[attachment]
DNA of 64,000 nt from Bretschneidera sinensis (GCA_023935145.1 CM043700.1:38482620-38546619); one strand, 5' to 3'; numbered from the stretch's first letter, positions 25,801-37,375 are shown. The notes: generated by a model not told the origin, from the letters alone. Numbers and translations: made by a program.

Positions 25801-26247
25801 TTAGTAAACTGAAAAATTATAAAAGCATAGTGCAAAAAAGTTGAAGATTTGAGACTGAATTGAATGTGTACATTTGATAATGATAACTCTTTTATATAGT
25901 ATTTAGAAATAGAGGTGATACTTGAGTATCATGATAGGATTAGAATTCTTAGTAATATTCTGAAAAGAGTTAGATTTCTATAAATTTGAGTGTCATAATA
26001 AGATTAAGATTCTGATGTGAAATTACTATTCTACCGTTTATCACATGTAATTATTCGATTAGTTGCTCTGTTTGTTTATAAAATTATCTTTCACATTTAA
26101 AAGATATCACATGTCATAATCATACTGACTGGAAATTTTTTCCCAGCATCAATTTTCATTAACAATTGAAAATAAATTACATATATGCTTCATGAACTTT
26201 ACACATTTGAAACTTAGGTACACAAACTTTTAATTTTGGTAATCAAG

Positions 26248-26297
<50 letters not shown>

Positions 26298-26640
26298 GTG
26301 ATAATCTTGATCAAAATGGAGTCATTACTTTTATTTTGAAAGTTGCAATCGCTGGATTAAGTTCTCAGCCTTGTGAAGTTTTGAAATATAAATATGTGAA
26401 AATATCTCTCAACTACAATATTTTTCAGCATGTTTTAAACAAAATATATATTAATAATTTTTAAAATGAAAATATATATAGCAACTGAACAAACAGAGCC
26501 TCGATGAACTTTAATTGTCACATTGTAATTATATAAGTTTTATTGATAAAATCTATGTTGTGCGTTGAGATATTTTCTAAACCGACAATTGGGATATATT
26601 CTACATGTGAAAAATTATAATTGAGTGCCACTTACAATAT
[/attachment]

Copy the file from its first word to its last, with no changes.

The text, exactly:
DNA of 64,000 nt from Bretschneidera sinensis (GCA_023935145.1 CM043700.1:38482620-38546619); one strand, 5' to 3'; numbered from the stretch's first letter, positions 25,801-37,375 are shown. The notes: generated by a model not told the origin, from the letters alone. Numbers and translations: made by a program.

Positions 25801-26247
25801 TTAGTAAACTGAAAAATTATAAAAGCATAGTGCAAAAAAGTTGAAGATTTGAGACTGAATTGAATGTGTACATTTGATAATGATAACTCTTTTATATAGT
25901 ATTTAGAAATAGAGGTGATACTTGAGTATCATGATAGGATTAGAATTCTTAGTAATATTCTGAAAAGAGTTAGATTTCTATAAATTTGAGTGTCATAATA
26001 AGATTAAGATTCTGATGTGAAATTACTATTCTACCGTTTATCACATGTAATTATTCGATTAGTTGCTCTGTTTGTTTATAAAATTATCTTTCACATTTAA
26101 AAGATATCACATGTCATAATCATACTGACTGGAAATTTTTTCCCAGCATCAATTTTCATTAACAATTGAAAATAAATTACATATATGCTTCATGAACTTT
26201 ACACATTTGAAACTTAGGTACACAAACTTTTAATTTTGGTAATCAAG

Positions 26248-26297
<50 letters not shown>

Positions 26298-26640
26298 GTG
26301 ATAATCTTGATCAAAATGGAGTCATTACTTTTATTTTGAAAGTTGCAATCGCTGGATTAAGTTCTCAGCCTTGTGAAGTTTTGAAATATAAATATGTGAA
26401 AATATCTCTCAACTACAATATTTTTCAGCATGTTTTAAACAAAATATATATTAATAATTTTTAAAATGAAAATATATATAGCAACTGAACAAACAGAGCC
26501 TCGATGAACTTTAATTGTCACATTGTAATTATATAAGTTTTATTGATAAAATCTATGTTGTGCGTTGAGATATTTTCTAAACCGACAATTGGGATATATT
26601 CTACATGTGAAAAATTATAATTGAGTGCCACTTACAATAT